They are also planning to re-brand the aircraft and the company. “I’d like to emphasize- that this is not a merely financial investment or a portfolio participation- we are actually involved in managing the company”- Nedoroslev said. One of the first responsible decisions the new owners made was concentrating all of the company’s resources on the A700- which means the certified A500 twin-engine turboprop program is on hold indefinitely.

Russia and the Eclipse 500…
In the meantime- a competing VLJ project with Russian involvement is steadily evolving. While Eclipse Aviation is going through restructuring- the project of creating an Eclipse 500 production site in Ulyanovsk (see World Aircraft Sales Magazine- April 2008- p149) is moving towards realization.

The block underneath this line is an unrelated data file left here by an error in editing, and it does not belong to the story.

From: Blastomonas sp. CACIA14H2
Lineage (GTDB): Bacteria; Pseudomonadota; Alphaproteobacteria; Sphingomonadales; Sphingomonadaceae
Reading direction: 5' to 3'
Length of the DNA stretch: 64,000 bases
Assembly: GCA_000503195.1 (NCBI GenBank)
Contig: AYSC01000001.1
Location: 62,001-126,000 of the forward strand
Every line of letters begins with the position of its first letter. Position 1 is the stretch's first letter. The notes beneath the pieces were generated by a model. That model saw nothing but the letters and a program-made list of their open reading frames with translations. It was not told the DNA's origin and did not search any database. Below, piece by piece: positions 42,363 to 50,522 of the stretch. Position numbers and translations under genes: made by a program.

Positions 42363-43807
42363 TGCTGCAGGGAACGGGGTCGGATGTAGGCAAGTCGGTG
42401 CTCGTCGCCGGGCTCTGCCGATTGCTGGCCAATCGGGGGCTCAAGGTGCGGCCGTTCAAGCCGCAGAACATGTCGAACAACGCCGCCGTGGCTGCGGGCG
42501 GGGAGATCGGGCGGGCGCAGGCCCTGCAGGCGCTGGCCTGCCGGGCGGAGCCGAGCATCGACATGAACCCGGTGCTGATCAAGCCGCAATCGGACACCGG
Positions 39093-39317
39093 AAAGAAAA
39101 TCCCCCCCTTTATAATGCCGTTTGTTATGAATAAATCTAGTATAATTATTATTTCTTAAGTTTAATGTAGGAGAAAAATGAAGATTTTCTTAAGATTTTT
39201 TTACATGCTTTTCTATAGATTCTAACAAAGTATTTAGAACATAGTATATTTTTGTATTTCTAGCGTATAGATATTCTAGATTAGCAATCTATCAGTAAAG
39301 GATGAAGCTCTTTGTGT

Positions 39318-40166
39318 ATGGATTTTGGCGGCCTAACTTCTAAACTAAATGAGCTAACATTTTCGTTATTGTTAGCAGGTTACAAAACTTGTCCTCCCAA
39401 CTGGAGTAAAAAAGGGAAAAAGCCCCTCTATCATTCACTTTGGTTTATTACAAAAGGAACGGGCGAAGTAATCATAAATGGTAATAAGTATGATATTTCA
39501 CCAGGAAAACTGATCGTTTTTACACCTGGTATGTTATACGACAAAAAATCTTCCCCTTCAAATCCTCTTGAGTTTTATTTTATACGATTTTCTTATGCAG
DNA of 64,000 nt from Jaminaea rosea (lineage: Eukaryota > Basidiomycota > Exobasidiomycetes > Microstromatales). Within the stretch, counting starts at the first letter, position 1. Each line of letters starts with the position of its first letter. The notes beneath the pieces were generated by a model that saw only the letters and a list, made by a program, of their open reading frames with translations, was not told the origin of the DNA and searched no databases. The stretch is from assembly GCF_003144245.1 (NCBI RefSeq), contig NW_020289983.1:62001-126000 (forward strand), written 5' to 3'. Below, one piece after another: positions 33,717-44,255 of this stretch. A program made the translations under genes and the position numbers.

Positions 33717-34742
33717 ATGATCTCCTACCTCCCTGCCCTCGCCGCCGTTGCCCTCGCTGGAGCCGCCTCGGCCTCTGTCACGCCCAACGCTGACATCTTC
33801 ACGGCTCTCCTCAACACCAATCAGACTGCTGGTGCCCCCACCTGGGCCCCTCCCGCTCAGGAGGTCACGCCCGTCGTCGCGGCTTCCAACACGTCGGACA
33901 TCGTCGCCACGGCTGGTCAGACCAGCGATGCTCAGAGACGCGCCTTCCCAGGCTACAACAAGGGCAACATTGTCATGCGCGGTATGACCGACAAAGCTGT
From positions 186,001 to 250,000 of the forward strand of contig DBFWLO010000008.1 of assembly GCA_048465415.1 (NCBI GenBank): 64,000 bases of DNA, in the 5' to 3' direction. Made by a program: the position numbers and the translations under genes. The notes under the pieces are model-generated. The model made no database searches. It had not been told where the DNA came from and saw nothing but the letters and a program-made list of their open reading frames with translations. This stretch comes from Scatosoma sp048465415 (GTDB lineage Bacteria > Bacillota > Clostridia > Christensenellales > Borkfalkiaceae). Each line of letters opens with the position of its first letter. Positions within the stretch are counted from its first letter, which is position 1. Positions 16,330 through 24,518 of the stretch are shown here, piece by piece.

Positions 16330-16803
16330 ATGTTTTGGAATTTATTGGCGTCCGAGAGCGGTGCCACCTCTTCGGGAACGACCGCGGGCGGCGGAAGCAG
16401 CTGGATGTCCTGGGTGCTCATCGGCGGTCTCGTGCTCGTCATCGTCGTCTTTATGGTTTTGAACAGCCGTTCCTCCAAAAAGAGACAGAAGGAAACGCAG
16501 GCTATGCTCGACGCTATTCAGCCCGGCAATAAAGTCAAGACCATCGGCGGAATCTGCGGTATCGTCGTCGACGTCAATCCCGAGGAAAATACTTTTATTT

“We are at the stage of the project’s financial approval”- ETIRC’s Managing Director for CIS countries- Nikolay Nikiforov told World Aircraft Sales Magazine. Plans for MRO facilities are underway- and an MOU is signed with the local Ulyanovsk Flight Training College for providing Eclipse 500 type rating. Nikiforov also revealed the company’s estimates of the Russia/CIS market capacity for VLJs. According to him- the figure stands at 1-100-1-300 in the next five years.

Elizaveta Kazachkova is the staff writer for Moscow-based Air Transport Observer- Russia's expert airline business publication- where she oversees the Business Aviation section. She can be contacted at kazachkova@ato.ru